I really like my chances here. I will report back on how it works out.
How to Fine-Tune Market Risk With Weekly Options
This week I would like to share an article word-for-word which I sent to Insiders this week. It is a mega-view commentary on the basic options strategy we conduct at Terry’s Tips. The report includes two tactics that we have been using quite successfully to adjust our risk level each week using weekly options.
If you are already trading options, these tactic ideas might make a huge difference to your results. If you are not currently trading options, the ideas will probably not make much sense, but you might enjoy seeing the results we are having with the actual portfolios we are carrying out for our subscribers.
How to Fine-Tune Market Risk With Weekly Options
“Bernie Madoff attracted hundreds of millions of dollars by promising investors 12% a year (consistently, year after year). Most of our portfolios achieve triple that number and hardly anyone knows about us. Even more significant, our returns are actual – Madoff never delivered gains of any sort. There seems to be something wrong here.
Our Capstone Cascade portfolio is designed to spin off (in cash) 36% a year, and it has done so for 10 consecutive months and is looking more and more likely that we will be able to do that for the long run (as long as we care to carry it out). Actually, at today’s buy-in value (about $8300), the $3600 we withdraw each year works out to be 43%. Theta in this portfolio has consistently added up to double what we need to make the monthly withdrawal, and we gain even more from delta when SVXY moves higher.
Other portfolios are doing even better. Rising Tide has gained 140% in just over two years while the underlying Costco has moved up 23.8% (about what Madoff promised). Black Gold appears to be doing even better than that (having gained an average of 3% a week since it was started).
A key part of our current strategy, and a big change from how we operated in the past, is having short options in each of several weekly series, with some rolling over (usually about a month out) each week. This enables us to tweak the risk profile every Friday without making big adjustments that involve selling some of the long positions. If the stock falls during a week, we will find ourselves with previously-sold short options that are at higher strikes than the stock price, and we will collect the maximum time premium in a month-out series by selling an at-the-money (usually call) option.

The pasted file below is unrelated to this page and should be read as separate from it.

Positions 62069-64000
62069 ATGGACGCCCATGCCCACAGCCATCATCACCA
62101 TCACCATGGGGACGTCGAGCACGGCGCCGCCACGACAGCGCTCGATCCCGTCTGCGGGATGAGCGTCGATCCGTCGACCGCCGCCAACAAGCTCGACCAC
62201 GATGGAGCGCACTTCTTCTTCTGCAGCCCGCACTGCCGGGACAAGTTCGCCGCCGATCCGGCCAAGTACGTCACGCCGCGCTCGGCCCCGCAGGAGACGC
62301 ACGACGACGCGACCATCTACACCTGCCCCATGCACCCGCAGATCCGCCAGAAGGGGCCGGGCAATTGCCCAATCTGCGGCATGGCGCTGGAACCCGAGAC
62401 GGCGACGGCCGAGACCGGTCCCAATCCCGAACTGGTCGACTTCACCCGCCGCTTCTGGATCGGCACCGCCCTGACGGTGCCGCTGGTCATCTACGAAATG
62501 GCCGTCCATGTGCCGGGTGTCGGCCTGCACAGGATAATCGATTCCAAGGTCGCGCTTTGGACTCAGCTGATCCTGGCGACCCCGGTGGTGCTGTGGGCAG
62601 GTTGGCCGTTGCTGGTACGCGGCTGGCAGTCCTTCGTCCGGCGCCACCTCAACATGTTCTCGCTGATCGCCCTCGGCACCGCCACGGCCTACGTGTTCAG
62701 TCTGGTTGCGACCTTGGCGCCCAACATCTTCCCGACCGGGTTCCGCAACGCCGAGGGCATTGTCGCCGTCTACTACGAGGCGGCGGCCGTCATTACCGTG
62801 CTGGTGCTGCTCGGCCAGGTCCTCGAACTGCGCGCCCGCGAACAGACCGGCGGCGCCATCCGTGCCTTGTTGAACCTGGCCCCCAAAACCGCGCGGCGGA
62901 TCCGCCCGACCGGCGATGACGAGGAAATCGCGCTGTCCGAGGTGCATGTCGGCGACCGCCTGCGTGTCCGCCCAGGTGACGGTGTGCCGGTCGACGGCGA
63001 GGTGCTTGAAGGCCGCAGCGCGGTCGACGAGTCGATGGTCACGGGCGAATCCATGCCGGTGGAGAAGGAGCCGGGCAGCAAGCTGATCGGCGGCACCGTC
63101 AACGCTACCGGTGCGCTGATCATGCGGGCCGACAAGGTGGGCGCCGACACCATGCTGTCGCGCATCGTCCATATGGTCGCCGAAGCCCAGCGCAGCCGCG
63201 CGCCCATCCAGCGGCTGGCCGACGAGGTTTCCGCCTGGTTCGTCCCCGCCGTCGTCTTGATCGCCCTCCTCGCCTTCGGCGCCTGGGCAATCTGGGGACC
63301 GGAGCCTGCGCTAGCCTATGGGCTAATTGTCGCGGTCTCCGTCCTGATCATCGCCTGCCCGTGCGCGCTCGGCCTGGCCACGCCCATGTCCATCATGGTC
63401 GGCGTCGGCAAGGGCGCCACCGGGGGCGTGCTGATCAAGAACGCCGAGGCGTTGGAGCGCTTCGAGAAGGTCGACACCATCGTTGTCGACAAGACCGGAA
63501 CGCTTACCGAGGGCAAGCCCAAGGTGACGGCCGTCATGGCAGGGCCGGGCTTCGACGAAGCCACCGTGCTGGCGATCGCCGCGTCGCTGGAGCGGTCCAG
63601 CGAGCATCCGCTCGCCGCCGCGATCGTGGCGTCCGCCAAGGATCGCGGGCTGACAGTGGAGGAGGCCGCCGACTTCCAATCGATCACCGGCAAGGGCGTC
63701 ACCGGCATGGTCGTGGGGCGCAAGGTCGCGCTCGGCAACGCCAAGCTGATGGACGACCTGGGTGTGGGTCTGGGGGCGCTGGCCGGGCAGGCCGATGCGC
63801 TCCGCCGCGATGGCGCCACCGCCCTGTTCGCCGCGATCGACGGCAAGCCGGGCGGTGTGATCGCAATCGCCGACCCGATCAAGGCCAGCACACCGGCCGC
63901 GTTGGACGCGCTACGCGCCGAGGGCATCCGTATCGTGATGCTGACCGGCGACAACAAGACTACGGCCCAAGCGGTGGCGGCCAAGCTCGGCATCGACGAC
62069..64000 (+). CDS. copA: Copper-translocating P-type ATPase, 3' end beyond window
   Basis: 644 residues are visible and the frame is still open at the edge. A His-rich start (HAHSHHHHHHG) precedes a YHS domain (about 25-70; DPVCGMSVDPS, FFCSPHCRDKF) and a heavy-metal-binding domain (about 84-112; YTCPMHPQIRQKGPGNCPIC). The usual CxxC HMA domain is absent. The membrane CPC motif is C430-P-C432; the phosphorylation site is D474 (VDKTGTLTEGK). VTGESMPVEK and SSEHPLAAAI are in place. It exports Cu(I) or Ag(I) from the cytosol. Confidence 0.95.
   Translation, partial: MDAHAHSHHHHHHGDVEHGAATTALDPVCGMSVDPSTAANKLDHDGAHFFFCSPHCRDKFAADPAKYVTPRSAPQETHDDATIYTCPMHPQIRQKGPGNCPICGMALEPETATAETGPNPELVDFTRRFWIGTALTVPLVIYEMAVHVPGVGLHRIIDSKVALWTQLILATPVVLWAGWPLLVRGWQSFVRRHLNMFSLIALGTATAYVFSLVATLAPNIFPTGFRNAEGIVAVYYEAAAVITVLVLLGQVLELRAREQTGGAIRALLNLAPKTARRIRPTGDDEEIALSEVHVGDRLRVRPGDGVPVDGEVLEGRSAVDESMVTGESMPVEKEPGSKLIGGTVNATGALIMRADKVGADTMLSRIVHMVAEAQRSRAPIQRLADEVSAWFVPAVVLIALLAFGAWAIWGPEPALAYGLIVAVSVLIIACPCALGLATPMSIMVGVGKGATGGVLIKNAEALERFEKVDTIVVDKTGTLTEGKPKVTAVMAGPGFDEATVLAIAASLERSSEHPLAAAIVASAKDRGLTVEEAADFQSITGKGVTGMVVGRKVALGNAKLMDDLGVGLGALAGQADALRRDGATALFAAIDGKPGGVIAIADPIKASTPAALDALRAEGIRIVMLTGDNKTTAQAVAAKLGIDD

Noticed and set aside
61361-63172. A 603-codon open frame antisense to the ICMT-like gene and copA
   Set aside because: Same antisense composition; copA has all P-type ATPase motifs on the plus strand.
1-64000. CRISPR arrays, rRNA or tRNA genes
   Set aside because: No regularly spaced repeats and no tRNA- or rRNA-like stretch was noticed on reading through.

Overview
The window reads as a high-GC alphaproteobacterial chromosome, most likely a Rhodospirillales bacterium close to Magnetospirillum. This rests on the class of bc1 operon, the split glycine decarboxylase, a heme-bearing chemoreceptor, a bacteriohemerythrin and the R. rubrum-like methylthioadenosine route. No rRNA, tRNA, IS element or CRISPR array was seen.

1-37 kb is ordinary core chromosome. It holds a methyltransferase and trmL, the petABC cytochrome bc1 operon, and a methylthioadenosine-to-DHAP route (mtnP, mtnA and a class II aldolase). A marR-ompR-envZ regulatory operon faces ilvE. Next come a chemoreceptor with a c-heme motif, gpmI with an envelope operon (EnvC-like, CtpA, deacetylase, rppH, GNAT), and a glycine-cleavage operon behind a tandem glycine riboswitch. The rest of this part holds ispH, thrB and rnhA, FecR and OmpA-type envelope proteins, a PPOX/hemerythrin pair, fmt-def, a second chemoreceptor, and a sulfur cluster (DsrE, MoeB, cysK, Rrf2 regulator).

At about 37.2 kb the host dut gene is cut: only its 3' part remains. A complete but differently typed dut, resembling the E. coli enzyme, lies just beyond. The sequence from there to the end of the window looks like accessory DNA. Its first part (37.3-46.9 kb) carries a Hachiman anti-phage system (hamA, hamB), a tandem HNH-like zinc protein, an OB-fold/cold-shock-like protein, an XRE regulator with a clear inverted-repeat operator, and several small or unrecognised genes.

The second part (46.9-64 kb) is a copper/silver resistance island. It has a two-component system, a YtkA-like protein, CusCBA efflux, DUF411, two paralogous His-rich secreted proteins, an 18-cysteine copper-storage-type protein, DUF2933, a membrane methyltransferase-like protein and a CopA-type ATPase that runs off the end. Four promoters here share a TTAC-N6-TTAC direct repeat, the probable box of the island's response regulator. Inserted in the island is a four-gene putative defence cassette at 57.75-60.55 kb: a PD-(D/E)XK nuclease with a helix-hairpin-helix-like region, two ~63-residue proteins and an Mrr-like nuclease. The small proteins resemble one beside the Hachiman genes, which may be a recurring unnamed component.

If the stock rises during the week, we may find that we have more in-the-money calls than we would normally carry, so we will sell new month-out calls which are out of the money. Usually, we can buy back in-the-money calls and replace them with out-of-the-money calls and do it at a credit, again avoiding adjustment trades which might cause losses when the underlying displays whip-saw price action.
For the past several weeks, we have not suffered through a huge drop in our underlyings, but earlier this year, we incurred one in SVXY. We now have a way of contending with that kind of price action when it comes along. If a big drop occurs, we can buy a vertical call spread in our long calls and sell a one-month-out at-the-money call for enough cash to cover the cost of rolling the long side down to a lower strike. As long as we don’t have to come up with extra cash to make the adjustment, we can keep the same number of long calls in place and continue to sell at-the-money calls each week when we replace expiring short call positions. This tactic avoids the inevitable losses involved in closing out an out-of-the-money call calendar spread and replacing it with an at-the-money calendar spread which always costs more than the spread we sold.